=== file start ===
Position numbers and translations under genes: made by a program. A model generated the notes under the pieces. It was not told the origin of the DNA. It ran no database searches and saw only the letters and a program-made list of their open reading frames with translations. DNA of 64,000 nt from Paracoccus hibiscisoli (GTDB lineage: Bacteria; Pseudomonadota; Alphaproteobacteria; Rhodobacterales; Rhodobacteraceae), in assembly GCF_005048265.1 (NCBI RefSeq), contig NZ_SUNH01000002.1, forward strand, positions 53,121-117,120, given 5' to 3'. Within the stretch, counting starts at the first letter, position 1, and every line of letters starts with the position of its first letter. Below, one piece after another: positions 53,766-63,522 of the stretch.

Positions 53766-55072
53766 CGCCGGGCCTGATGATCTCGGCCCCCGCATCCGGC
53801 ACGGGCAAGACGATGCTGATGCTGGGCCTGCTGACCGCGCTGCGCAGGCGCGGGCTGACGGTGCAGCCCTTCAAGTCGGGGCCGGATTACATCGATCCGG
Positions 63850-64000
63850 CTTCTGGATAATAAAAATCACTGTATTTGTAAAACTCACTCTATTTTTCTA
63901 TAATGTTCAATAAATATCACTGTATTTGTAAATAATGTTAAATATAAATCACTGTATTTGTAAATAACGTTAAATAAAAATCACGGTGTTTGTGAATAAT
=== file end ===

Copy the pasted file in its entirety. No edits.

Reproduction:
Position numbers and translations under genes: made by a program. A model generated the notes under the pieces. It was not told the origin of the DNA. It ran no database searches and saw only the letters and a program-made list of their open reading frames with translations. DNA of 64,000 nt from Paracoccus hibiscisoli (GTDB lineage: Bacteria; Pseudomonadota; Alphaproteobacteria; Rhodobacterales; Rhodobacteraceae), in assembly GCF_005048265.1 (NCBI RefSeq), contig NZ_SUNH01000002.1, forward strand, positions 53,121-117,120, given 5' to 3'. Within the stretch, counting starts at the first letter, position 1, and every line of letters starts with the position of its first letter. Below, one piece after another: positions 53,766-63,522 of the stretch.

Positions 53766-55072
53766 CGCCGGGCCTGATGATCTCGGCCCCCGCATCCGGC
53801 ACGGGCAAGACGATGCTGATGCTGGGCCTGCTGACCGCGCTGCGCAGGCGCGGGCTGACGGTGCAGCCCTTCAAGTCGGGGCCGGATTACATCGATCCGG
Positions 63850-64000
63850 CTTCTGGATAATAAAAATCACTGTATTTGTAAAACTCACTCTATTTTTCTA
63901 TAATGTTCAATAAATATCACTGTATTTGTAAATAATGTTAAATATAAATCACTGTATTTGTAAATAACGTTAAATAAAAATCACGGTGTTTGTGAATAAT